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Sheep Camp, Alaska



Chased by Grizzlies


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A dispatch from Gen. Hardin, in the United Service
Published in The New York Times / May 21, 1882

AFTER GRIZZLIES -- I was out with Cadott. Toward sundown, leaving me near a swamp, he went off on the prairie, hoping to scare up some game, which would probably seek refute in the swamp. He was about half a mile away when I saw him motion me to go toward the boats. I started at a walk in that direction, watching him as I advanced. Soon I saw him run rapidly toward the boats, then suddenly stop.

As he stopped I saw what I took to be an Indian on horseback come over a swell in the prairie. I struck across at a run, so as to cross Cadott's trail to the boats, in such a direction as would bring us together about half a mile from them. When I cam near him I saw that he was pursued by two grizzlies. He kept ahead of them by running until he saw the one nearest lift himself to gallop, then Cadott would stop and face the bear, when the grizzly would stop to a jog-trot or walk. In this way we kept ahead of them until we came within hail of the boats. (Cadott was armed with an old-fashioned round-ball patch rifle, I had a cavalry carbine; neither gun would kill a grizzly outright.)

As soon as officers and men perceived us they came running out to meet us, but they made so much noise the grizzlies were alarmed, turned, and ran down the river into a thicket, where we lost them.

A few days after, one of our young officers and the chief engineer of the large steam-boat returned form a hunt, looking tired and dirty. They were very quiet about their day's sport. As they had brought in no game, we were quite curious to learn about their hunt. At last we got them to talking, when it appeared that, after hunting some hours without finding any game, they sat down under a small tree to rest. Happening to glance toward the river, which was about half a mile away, they saw what they took to be a couple of buffalo coming toward them at a lope. Bot prepared for a shot: but when the animals came close enough to distinguish them the hunters recognized them to be two full-grown grizzlies making for their position.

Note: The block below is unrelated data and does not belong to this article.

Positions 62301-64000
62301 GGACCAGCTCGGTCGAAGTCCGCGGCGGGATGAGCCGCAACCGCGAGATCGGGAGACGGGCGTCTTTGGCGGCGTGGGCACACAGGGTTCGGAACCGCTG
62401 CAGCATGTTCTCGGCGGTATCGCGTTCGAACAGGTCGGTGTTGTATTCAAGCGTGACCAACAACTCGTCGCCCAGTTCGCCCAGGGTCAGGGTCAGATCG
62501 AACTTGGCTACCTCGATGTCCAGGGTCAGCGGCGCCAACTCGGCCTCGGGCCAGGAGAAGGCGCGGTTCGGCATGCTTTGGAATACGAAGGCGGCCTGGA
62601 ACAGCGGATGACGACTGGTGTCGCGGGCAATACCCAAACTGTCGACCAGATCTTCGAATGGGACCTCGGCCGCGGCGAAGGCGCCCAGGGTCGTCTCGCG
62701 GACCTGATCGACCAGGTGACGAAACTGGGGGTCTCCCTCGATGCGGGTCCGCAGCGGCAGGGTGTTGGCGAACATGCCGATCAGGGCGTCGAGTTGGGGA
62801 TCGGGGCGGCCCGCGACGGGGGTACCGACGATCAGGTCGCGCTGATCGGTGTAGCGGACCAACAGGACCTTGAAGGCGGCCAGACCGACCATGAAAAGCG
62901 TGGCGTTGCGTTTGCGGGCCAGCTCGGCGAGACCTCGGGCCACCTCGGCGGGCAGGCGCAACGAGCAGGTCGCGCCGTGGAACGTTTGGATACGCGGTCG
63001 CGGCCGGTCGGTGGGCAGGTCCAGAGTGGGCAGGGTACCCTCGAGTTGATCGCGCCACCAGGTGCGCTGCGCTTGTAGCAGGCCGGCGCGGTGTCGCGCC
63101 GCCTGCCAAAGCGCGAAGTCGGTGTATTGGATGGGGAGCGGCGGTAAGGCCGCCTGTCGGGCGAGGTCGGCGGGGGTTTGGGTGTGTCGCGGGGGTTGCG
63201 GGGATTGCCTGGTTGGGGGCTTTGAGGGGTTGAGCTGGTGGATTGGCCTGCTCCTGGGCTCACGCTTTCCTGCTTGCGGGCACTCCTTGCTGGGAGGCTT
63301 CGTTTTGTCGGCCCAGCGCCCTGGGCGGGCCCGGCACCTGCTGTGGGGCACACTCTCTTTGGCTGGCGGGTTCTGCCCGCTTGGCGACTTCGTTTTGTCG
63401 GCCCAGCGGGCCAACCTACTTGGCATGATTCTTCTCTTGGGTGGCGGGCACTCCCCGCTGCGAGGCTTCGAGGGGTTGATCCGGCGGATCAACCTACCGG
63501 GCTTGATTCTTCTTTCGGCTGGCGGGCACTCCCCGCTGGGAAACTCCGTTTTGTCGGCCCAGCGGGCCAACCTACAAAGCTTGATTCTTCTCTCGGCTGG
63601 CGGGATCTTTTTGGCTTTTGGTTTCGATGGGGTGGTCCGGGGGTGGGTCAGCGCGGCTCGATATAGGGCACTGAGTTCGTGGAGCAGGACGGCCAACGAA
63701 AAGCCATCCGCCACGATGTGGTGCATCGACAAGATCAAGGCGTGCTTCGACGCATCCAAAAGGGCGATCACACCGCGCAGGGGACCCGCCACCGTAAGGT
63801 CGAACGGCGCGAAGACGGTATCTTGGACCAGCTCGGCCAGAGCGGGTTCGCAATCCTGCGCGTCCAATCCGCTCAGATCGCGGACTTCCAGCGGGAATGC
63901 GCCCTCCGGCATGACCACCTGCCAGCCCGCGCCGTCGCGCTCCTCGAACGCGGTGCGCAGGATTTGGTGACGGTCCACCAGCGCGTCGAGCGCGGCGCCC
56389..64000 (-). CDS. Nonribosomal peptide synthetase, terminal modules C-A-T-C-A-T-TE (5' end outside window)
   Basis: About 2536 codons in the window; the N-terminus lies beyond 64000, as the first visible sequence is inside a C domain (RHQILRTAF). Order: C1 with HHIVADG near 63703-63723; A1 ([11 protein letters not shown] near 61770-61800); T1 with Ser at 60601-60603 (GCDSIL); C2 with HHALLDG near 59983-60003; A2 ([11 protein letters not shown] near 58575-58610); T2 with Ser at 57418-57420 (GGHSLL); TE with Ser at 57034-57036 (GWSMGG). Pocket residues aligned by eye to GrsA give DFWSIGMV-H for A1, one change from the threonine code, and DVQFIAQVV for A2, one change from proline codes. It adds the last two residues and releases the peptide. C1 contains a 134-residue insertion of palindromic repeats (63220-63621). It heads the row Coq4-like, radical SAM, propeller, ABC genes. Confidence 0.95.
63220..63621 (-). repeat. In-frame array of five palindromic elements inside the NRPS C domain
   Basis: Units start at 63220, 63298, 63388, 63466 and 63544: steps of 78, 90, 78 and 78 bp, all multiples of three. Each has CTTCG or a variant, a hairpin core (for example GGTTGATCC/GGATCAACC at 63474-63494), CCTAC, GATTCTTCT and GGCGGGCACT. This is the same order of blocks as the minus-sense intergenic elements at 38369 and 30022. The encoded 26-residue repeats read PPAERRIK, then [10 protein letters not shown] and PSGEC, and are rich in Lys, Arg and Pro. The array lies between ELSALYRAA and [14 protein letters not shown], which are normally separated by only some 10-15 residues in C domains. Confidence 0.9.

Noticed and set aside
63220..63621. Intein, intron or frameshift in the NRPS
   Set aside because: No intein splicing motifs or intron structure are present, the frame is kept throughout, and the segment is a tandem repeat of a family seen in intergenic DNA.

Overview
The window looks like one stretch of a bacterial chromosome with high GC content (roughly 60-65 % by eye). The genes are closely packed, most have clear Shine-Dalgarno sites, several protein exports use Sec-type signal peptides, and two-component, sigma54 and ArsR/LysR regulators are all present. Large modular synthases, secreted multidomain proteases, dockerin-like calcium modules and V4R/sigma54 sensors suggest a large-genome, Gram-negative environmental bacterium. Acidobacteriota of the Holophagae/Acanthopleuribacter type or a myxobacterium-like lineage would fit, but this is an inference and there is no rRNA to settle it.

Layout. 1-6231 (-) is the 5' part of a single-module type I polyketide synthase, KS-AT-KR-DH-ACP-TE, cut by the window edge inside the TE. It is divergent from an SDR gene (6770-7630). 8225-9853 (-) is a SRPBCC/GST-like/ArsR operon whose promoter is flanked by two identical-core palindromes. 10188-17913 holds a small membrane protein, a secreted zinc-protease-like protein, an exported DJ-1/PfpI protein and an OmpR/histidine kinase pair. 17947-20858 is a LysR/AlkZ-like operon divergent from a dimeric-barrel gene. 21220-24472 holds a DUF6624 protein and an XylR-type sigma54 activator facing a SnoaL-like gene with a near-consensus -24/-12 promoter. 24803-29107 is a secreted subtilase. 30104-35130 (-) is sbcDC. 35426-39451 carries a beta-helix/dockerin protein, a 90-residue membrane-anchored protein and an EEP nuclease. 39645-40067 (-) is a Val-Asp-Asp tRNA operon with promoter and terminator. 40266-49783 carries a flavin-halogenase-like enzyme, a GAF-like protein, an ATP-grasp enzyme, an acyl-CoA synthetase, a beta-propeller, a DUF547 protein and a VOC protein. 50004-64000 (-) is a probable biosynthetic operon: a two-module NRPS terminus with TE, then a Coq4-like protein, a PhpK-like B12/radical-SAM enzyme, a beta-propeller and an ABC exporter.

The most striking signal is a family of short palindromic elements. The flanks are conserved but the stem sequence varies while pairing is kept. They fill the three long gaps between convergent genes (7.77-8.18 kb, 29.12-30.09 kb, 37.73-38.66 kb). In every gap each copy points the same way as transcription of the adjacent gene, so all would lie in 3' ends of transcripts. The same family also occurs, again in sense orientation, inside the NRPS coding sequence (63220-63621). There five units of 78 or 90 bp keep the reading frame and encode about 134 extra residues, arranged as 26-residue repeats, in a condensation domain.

An animated discussion arose between the officer and the engineer as to what they should do. The engineer was for "lighting out" at double-quick, but the officer, being armed with a Sharp's breech-loading rifle, was for a stand. As he prevailed, the engineer slipped off his boots and made ready to climb the tree. When the bears came within range he, forgetting his gun, made haste to mount the tree. The officer prepared to shoot, but being unable to determine which bear to kill, or possibly attacked with the "bear fever," he, so the engineer said, dropped his gun and made good time up the tree.

The officer claimed that he took his rifle up the tree with him. However that may be, the two monsters came on at a lope, and without so much as casting a glance up the tree, went on into the brush beyond. As these two gentlemen had been very severe on Cadott and myself for not attacking two grizzlies on the open prairie, we being armed with a small game rifle and a carbine, we thought that our valorous friends, armed with a Sharp's breech-loading rifle and an army musket, might at least have tried a shot from their safe perch in the tree.

Before the invention of the destructive breech-loader, now in common use, the hunter never attacked a grizzly unless he had some great advantage, such as being on horseback on the prairie.

 

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